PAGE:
How do we find the time?

Posting this before I decide not to, and promising to return with more musings... whatever 2020 brings, this little blog has been such a bright spot in my life and I'm so grateful for it being what I needed when I needed it.

Now, here are some things I want to evangelize:

I'm reading Amor Towles A Gentleman in Moscow and loving it. I'm listening to Dolly Parton's America, which is the best podcast. I'm watching The Morning Show on Apple TV. And I'm 24 days into Yoga With Adriene's January 2020 series "Home" and it's probably the best thing I'm doing for myself this year so far.


  1. Free extra pages now thru Sunday on Shutterfly. I'm finally buying 6 books. So behind.

  2. If you've got things you're itching to write about, this random San Francisco mom would love to read anything you have to say. I care that you exist. I love that somewhere back in my beloved Midwest, there's a woman just a little older than me who's been through hell and came out of it with hope, wisdom, anger, and a sense of humor (though acid-black at times). I love that you too have complicated feelings about being a working mom, but ultimately know that you're happier striving for your career. I love that your humor comes out in almost every post, even about the most banal things.

    Don't write just to please your fanbase (LOL), but don't hold back because you're worried about being uninteresting!

  3. I was just thinking the other day how I wonder if I should still be blogging about my older kids because of their ages. My oldest is 13, then I have the 10yo, then my little ones are 4 and 1. But I LIKE blogging about them because I can ask what their favorite thing we did on that day was and get their opinion and they can look back on it later. I never post anything that's TMI or something that would embarrass them (I even try not to post about negative things so I'll forget them lol), but I agree that it's still your story as a mom. You are still raising them and I guess when they move out, you can write about your at-home kids with the occasional update on the moved-out ones. I even worry what will happen to all my entries if google ever shuts down! I think it's your blog and you do what you want. It's not going to hurt your kids feelings to write about a bad day of brattiness. TBH, the blog is like keeping all your memories as well as so much baby book info in one convenient place.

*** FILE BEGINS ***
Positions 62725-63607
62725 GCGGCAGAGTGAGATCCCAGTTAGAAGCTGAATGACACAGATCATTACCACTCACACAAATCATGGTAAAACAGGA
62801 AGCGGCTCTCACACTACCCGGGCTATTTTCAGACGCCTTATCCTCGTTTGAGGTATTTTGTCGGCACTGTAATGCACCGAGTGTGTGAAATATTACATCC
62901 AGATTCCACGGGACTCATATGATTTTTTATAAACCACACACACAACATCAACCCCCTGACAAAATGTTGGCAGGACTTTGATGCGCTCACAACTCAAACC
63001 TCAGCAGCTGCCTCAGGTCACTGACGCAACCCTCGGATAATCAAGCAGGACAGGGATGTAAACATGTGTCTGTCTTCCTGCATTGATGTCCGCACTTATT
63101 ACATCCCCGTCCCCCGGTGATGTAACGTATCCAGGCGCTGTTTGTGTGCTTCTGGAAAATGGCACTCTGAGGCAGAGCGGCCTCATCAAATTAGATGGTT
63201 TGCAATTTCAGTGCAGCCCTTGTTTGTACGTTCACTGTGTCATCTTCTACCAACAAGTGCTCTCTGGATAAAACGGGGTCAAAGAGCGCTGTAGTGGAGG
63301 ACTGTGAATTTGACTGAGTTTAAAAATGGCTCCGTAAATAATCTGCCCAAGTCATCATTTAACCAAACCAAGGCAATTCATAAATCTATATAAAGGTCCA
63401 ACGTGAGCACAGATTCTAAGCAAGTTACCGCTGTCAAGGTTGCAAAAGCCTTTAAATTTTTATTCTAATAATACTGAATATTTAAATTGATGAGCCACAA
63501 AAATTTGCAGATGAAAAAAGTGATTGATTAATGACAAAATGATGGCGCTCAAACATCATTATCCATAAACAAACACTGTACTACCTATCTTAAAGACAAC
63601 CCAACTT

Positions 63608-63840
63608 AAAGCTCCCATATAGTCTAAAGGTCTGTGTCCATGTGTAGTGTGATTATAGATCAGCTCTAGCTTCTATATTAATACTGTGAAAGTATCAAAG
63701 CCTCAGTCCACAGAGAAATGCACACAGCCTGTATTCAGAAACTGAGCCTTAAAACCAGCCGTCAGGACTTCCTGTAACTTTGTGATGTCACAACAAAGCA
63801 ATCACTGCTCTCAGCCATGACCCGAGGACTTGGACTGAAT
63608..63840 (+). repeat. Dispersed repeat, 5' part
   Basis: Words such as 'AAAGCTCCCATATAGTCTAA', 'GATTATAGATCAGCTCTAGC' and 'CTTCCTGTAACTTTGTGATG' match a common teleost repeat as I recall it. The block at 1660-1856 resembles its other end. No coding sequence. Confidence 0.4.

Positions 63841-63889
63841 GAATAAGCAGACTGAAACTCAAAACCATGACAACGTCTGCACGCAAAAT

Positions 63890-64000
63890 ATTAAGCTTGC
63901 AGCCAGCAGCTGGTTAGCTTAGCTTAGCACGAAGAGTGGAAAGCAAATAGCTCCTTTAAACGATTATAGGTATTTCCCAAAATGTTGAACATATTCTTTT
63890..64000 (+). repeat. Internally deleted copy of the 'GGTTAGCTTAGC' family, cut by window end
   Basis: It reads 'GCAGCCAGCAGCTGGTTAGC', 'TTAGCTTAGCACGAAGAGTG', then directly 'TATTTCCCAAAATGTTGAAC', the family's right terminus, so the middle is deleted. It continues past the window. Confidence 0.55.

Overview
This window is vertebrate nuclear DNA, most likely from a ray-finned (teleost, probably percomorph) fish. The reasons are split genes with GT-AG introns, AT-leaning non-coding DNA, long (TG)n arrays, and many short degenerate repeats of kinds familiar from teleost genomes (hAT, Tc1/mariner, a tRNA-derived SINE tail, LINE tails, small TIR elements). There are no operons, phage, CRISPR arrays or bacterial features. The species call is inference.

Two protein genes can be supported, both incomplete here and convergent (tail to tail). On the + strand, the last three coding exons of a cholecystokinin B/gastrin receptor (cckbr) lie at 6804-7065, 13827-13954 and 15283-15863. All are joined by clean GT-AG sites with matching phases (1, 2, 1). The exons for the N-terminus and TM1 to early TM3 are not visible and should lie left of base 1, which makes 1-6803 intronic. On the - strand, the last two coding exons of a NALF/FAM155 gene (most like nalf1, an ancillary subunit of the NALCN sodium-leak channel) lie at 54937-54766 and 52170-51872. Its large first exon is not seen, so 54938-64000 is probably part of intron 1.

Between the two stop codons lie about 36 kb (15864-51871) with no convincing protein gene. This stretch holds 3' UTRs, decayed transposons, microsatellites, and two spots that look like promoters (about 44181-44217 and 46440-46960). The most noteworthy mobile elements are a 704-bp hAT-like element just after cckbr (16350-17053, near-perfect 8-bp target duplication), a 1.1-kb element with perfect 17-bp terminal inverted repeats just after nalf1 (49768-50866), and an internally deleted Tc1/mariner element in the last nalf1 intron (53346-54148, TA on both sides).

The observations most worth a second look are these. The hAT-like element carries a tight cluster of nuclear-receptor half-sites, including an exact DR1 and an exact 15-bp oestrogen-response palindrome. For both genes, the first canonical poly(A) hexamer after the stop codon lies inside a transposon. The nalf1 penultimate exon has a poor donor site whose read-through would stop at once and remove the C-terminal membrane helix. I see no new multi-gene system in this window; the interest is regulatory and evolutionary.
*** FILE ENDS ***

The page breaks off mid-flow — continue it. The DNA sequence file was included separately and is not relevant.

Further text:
4. Oh, this post! I've had the same feelings about blogging lately. Partly, I'm too busy. Also, now that I am out of the habit, every time I want to write something, I question why I feel the need to post it and what purpose it serves. I do love interacting with my few readers though!
    I just checked out "A Gentleman in Moscow" from the library though haven't read it because I am crying my way through "The Bright Hour."
    And I've been doing Yoga With Adrienne as well. Basically, we're sharing a brain.

  5. I've been a frequent reader, rare commentor on your blog for 10 years. Please, please, please dont stop writing. It would feel like loosing a friend lol.

  6. This blog has been a bright spot for me, too! I appreciate your voice and hope your continue to share it!

  7. Adding my voice as a random UK mum, although I actually started reading your blog many, many years ago when I was bored at work and blogspot had the feature to click on 'next blog' (not sure if it still does!) and I found yours and stopped clicking. Your writing is wonderful and the stories and ideas you talk about are interesting and powerful and also shot through with humour. The internet/social media is a weird thing and I completely understand the concerns around sharing stuff about your children as they get older (I feel it too, about sharing photos and stories about my son on Facebook - at the moment I still do it but I can see there will come a time when it feels more wrong than right, if that makes sense?) but honestly I would happily read your writing about anything (even writing about writing 😁).

  8. I have no idea how I'm still blogging, 12 years after starting my blog -- which was already 6 years after stopping infertility treatments & 9 years after Katie's stillbirth. I think part of the reason I felt the need to start a blog was that that big 10-year anniversary was looming large on the horizon and I recognized I needed a(nother) outlet to work through the ongoing grief of being an involuntarily childless mother. I don't blog exclusively on those topics anymore (if I ever did?) -- I do a lot of book reviews these days, for one thing. ;) I figure it's my space & I'll do what I want with it, and if people like reading it, that's great. I go through the occasional dry spell where I have absolutely no inspiration to write, but it always passes (at least it has so far). I will add my voice to the others above: I understand why you might feel less comfortable or inclined to write about your girls as they get older, but I love your blog and your writing, and I sure would miss you here if you ever stopped, even if we're in touch elsewhere. :)